Have you checked out the auto-generated community pages on Facebook recently? You know, the ones that relate directly to your brand or organisation, but over which you have absolutely no control? The ones where content about your organisation is being auto-aggregated from individual status updates, Wikipedia and other sources then plastered in front of 500m users without so much as a nod in your direction?
Good on you if you have, but most organisations are blissfully unaware that they probably now have several pages appearing on Facebook without their knowledge or consent and that Facebook’s ‘autobots’ are quietly transforming their organisational reputation and interaction.
Since April, when Facebook launched ‘Community Pages’ I have been encouraging every practitioner I’ve met – indeed, anyone who will listen for five minutes – to check out the pages generated on search for their client or place of work (because it is absolutely our job these days to monitor and navigate what is going on in the social media environment for our clients and organisations). Because such face-to-face suggestions make for slow progress, this post is the equivalent of me standing on a large soap box and yelling ‘Do Something – and Do It Now’. So here’s the story and some tips on what you need to do to head off any reputational damage.
Community Pages were launched in April, supposedly designed to cover subjects and issues that would be of general interest for a wide group of users – on their blog, they used ‘cooking’ as an example. Sweetly benign you might think. However, at launch, what Facebook also proceeded to do was auto-generate over six million ‘community’ pages, drawn from the registered likes, interests and preferences of its user base including the work and education mentions.
This led to some bizarre pages – for example, on my Facebook ‘favourite TV shows’ I put ‘too few to care’ – and the page illustrated above was auto-generated and recommended to me accordingly. Daft, silly, waste of time – BUT – and I don’t use caps lightly – also autogenerated were pages for public services, universities, brands, local authorities, companies – you name it, if it appears in someone’s stuff, there is a nice shiny page regardless of whether you are in New Zealand or Newbiggin.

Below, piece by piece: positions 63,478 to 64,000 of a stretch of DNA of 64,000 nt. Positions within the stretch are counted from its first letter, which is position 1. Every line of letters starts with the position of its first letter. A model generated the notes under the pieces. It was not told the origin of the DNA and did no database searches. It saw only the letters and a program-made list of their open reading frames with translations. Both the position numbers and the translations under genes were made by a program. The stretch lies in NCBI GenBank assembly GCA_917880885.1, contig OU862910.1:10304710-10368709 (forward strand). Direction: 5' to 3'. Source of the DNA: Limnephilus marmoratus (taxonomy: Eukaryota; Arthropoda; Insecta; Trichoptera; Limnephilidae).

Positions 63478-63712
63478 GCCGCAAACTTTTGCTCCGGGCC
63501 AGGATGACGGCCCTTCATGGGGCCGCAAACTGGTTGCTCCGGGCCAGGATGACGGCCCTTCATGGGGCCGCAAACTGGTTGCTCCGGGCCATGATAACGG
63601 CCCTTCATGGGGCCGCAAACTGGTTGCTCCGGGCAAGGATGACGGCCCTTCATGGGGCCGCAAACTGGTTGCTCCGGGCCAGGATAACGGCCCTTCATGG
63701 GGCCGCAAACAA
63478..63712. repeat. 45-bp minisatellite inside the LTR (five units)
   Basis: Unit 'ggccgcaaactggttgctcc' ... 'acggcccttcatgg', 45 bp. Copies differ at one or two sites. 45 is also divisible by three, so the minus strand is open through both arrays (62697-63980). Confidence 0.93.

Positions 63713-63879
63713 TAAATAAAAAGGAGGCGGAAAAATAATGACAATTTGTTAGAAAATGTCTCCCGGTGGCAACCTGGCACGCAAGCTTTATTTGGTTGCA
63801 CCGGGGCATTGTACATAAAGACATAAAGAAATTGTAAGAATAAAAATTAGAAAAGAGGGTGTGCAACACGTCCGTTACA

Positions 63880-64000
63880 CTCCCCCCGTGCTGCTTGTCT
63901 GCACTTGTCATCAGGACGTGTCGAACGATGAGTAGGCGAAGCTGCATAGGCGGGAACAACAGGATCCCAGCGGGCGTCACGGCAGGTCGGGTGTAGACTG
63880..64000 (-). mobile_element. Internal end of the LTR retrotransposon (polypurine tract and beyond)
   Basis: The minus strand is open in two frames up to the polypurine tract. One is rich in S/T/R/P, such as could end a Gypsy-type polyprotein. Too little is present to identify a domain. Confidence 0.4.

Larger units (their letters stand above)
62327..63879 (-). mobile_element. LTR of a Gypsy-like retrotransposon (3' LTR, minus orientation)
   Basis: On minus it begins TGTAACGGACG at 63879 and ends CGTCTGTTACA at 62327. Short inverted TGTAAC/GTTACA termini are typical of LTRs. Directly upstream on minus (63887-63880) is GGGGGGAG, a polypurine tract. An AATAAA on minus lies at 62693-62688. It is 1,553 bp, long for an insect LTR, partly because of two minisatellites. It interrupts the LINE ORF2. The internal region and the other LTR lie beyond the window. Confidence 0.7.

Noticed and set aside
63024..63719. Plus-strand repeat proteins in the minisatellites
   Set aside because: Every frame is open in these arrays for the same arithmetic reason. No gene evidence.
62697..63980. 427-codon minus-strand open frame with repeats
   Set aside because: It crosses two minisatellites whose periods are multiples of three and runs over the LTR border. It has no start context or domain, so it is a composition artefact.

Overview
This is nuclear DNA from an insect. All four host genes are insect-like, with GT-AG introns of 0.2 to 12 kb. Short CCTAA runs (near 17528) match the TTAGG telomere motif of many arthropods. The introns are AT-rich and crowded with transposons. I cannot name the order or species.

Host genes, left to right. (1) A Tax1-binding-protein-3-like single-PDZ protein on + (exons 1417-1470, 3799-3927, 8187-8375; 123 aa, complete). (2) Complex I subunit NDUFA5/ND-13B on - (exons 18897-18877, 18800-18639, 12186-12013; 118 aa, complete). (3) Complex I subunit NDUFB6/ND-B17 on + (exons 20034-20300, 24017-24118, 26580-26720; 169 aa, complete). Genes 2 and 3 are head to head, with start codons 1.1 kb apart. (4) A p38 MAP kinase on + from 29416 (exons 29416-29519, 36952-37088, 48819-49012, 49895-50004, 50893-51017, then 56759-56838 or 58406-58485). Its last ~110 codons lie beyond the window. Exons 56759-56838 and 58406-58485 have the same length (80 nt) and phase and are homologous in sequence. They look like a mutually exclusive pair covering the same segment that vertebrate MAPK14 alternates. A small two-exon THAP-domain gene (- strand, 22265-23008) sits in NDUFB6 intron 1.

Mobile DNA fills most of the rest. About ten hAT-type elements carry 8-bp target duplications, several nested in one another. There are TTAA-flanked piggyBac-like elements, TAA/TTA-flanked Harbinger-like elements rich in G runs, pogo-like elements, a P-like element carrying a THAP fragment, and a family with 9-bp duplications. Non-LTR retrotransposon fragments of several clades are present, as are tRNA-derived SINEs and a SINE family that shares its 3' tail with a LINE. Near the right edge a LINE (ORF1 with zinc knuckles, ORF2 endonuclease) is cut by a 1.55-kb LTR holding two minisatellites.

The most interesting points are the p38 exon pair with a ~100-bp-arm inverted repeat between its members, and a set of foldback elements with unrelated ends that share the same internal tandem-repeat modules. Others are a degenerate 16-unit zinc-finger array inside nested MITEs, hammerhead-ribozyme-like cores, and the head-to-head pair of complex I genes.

Not only that, it can also come complete with fans and status updates. Any status update – from anyone – that includes the key words associated with your organisation is used to populate the ‘community page’. ‘Fans’ are drawn from people who have mentioned your organisation or have you somewhere in their profile, as well as those innocents who stumble on the new pages by accident and think they should offer their thumbs up because this is the official page. Base content is drawn from any material about your organisation included in Wikipedia – so again, you need to ensure your Wikipedia description or inclusion is up-to-date because, like it or not, that’s where the core content is sourced.
That’s the good news. The bad news is that the community pages are causing all sorts of snags and traffic jams for ‘official pages’, so if you have created an official page for your organisation, you need to check the traffic routes and you might find yourself cornered into a Facebook ad campaign in order to redirect the traffic. Sneaky huh?
More bad news concerns the status updates triggered to auto-populate the pages. Most people believe their status updates to be ‘private’ between themselves and their friends – sadly not if they don’t understand Facebook’s convoluted privacy settings. So, good or bad, their status updates relating to your organisation will appear on the community page – with the potential for considerable damage to your reputation, employee relations or your interaction with any or all of your stakeholders and communities. And believe me, there are some pretty horrid examples out there at the moment. I have tried to give organisations and fellow practitioners the heads-up where I can, but I can’t do all of them so it is over to you. There are many practitioners out there who have not involved themselves in social media, online public relations or online reputation management. The plain fact is that you can’t afford not to be involved, and this most recent Facebook Frolic is a case in point. If you aren’t informed, get informed before you get left behind and your organisation realises that if you can’t navigate them safely through these unpredictable waters, they will have to find someone who can.
There are all manner of New Zealand businesses and organisations affected by this issue so please check it out sooner rather than later. If all this is new to you and you don’t know where to start, contact me and I’ll talk you through it. Personally, I believe this is an unjust and unfair development at Facebook as it means that organisations and individuals who do not belong to or wish to participate in the network for whatever reason find themselves having to take part. I don’t think you can complain about a free service that you choose to use – but you can and should complain about a free service that forces you to ‘belong’.
As a final note, the clip below is Facebook’s answer to getting rid of community pages. If you have an update on this issue, or have managed to achieve a full delete on an auto-generated community page then please share it with us and post your comment or contribution here. But for now, track down the pages, point users in the right direction, lobby Facebook, claim your ‘official’ page if you can (that’s a whole other can of worms) and make sure your Wikipedia entry is up to date.